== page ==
Rehab Reality Check: Falling in Love with an 1886 Row House

David Beckam

Part of the fun of watching home renovation “reality” shows is seeing how much a home can change in just a few weeks.

But sometimes, home renovations are ongoing processes that happen in fits and spurts as time and budget allow.  For Alex and Wendy Santantonio, completely rehabbing a historic Old Town rowhouse, first built in 1886, has taken almost two decades.

Newly married and long before becoming a Realtor, Wendy started looking at homes with her husband, Alex. Old Town was on their short list of neighborhoods.

“We walked in the front of the house,” Alex said, “and I remember when we got to the fifth room, at the back of the house, I said, ‘I’ll take it.’ And Wendy said, ‘Calm down.’”

It was the first house they had seen.

After looking at other homes in Georgetown, Adams Morgan, Cleveland Park and other nearby neighborhoods, they bought that first house they saw in Old Town. Wendy calls the house their “diamond in the rough.” The home, when they bought it, had no real personality, dated bathrooms and a very old kitchen.

“It didn’t reveal all of the work it needed,” she said. 

“The things we did see with it that made us fall in love with it were the transom windows, original doors, plaster walls and the crown molding. It had very intact historic charm and character, so we knew we could bring it back to life,” Alex said.

Since they purchased the home, the couple has been bringing it back to its original glory — and they’re doing so in front of an audience. They started to blog about their renovation journey, but have largely moved to Instagram, where they have more than 16,500 followers. Their account is @oldtownhome.

Gone are the 1980s finishes, including the Jacuzzi tub and the gray pedestal sink and matching toilet. “We’ve introduced what we feel is a more timeless look and we’ve been very diligent in trying to maximize storage,” Wendy said.

Architecturally, the house feels very original, since the home retained most of its footprint from when it was built in the 1800s. At no time did any of the property’s homeowners renovate the home to an open-concept floor plan, so the interior is very traditional for a historic rowhouse. In addition, the couple has gone to great lengths to bring back architectural elements that were missing from the original, including finding original-looking hardware to go with the original doors and windows.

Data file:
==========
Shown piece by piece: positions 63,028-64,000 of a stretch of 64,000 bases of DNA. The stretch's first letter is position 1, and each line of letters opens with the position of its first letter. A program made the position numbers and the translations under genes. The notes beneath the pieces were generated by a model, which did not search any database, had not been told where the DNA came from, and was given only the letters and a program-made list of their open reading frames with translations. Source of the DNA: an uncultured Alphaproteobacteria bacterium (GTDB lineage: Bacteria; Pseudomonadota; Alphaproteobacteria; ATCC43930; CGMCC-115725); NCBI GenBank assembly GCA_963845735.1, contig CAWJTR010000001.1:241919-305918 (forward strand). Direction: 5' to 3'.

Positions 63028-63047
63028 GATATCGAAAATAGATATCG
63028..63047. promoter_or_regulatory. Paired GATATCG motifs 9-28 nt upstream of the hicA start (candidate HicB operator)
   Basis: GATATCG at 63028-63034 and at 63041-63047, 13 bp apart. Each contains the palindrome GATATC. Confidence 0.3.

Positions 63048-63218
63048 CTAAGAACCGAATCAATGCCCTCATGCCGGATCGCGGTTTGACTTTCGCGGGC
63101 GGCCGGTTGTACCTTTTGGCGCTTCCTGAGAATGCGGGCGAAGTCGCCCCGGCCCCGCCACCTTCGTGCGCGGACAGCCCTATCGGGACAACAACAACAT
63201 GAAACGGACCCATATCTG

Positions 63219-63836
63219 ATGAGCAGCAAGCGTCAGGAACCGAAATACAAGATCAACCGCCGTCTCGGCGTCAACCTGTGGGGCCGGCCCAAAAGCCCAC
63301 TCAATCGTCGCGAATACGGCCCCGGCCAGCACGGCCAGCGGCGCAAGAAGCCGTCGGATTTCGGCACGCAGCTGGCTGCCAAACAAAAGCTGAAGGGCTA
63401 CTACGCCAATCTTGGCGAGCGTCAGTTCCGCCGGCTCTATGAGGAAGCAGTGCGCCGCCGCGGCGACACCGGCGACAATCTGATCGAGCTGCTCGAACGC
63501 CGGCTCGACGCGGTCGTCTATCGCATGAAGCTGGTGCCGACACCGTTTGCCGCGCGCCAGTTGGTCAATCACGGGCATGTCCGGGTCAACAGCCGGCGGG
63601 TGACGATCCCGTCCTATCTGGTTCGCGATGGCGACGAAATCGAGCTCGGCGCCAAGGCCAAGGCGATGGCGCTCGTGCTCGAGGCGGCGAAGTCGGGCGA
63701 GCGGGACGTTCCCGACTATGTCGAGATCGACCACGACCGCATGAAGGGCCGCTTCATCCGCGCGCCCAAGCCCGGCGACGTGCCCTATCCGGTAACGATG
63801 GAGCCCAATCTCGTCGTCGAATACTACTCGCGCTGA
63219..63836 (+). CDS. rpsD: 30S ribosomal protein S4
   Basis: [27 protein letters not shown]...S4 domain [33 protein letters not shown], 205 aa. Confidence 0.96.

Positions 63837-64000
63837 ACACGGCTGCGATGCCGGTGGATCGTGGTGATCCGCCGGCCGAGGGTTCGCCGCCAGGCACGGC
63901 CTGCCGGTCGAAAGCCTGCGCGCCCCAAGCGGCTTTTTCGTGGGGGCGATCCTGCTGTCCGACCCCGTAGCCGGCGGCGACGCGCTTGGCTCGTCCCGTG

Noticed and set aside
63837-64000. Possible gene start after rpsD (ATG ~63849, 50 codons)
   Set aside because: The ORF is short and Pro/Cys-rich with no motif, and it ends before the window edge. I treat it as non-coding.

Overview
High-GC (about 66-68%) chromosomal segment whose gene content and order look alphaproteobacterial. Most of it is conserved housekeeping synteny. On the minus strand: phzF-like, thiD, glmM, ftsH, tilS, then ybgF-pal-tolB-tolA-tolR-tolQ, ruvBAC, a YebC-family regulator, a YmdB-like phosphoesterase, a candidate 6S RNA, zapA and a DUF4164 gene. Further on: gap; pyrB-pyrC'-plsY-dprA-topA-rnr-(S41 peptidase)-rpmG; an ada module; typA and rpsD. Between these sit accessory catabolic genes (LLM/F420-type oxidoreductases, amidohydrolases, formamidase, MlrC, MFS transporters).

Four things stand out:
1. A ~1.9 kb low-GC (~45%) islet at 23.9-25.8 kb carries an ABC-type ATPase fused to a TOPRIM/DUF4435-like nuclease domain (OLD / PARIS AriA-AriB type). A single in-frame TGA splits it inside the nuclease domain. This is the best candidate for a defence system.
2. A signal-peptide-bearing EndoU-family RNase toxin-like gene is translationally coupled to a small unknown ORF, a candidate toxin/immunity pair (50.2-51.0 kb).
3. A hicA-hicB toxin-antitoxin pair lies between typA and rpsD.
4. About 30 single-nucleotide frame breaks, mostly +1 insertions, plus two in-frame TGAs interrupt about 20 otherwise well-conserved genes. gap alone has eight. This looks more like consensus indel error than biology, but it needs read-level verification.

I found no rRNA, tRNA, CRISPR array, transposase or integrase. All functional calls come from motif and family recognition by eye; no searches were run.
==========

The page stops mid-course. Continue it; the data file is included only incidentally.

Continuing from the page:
The first two things the couple did was refinish the floors and take on a kitchen refresh on the cheap, Wendy said. They painted the cabinets and installed new hardware, learning that “with paint and a lot of elbow grease, we were able to make some changes that were budget-friendly but had an immediate impact.”  

Some other lessons, the Santantonios learned the hard way. They figured that renovating the entire house would take them three years. But some projects, such as stripping all the paint from the mouldings in the house, took a lot more time and effort than they originally estimated. Plus, early on in the process, they discovered extensive termite damage.

 “That was one of those surprises we were not emotionally or financially prepared to tackle,” Wendy said, but they “scraped together” the money to repair the damage.

There’s one rule with any historic home preservation and restoration project, Wendy said: “It’s going to take longer and cost more than you ever think.” “We kind of went into it a little naïve, but we figured things out, we saw that it was a bigger project than we initially thought, and we worked through the details of the effort until we were able to get our arms around it,” Alex said.

Their confidence in their ability to learn new things and execute projects grew over time. One of the things Wendy says she’s most proud of Alex for doing is learning the art of historic plastering.

“So many contractors are so quick to want to rip out plaster and replace it with drywall, so we’ve been able to keep the plaster throughout the house,” she said. To do that, Alex had to find special, lime-based restoration plaster and learn how to apply it the same way homebuilders did 150 years ago.

“This is where learning and putting that effort into doing it yourself makes sense,” Alex said. “It begins to preserve something that would traditionally be lost these days.” It may be easier and faster to hire experts, but if you have the time and interest in doing a historic project yourself, Alex said, “It’s completely in your reach to do it because of the amazing online communities that have popped up around old homes and restoration.”

That wasn’t the case when they first started out, before Instagram existed. (Their original blog is still available at 

“There’s this huge, old-house community that is this supportive, nurturing place where people share ideas and inspiration,” Alex said. He still gets questions from blog posts he wrote years ago. “It’s not just Alexandria by any means, but you get to see what people are doing from Boston and Maine to San Francisco and Los Angeles.” In fact, some of Alex and Wendy’s closest friends came from Instagram.  

After two decades of DIY renovations on the home, Wendy and Alex have a unique understanding of the potential pitfalls of some older homes in Alexandria. Wendy has found that insight valuable for her real estate clients, as she has a better understanding than most agents “about the level of effort that might be needed to change something, when to call in the experts and what can reasonably be tackled as a DIY project.”

As for those “reality” home-improvement shows: “They are a disservice to the general public,” Wendy said.

For all the hard work and headaches, Alex says that if he won the lottery and still wanted to work, he would love to spend time guiding homeowners on DIY historic preservation. “Maybe that’s a second career once I’m retired,” he said.

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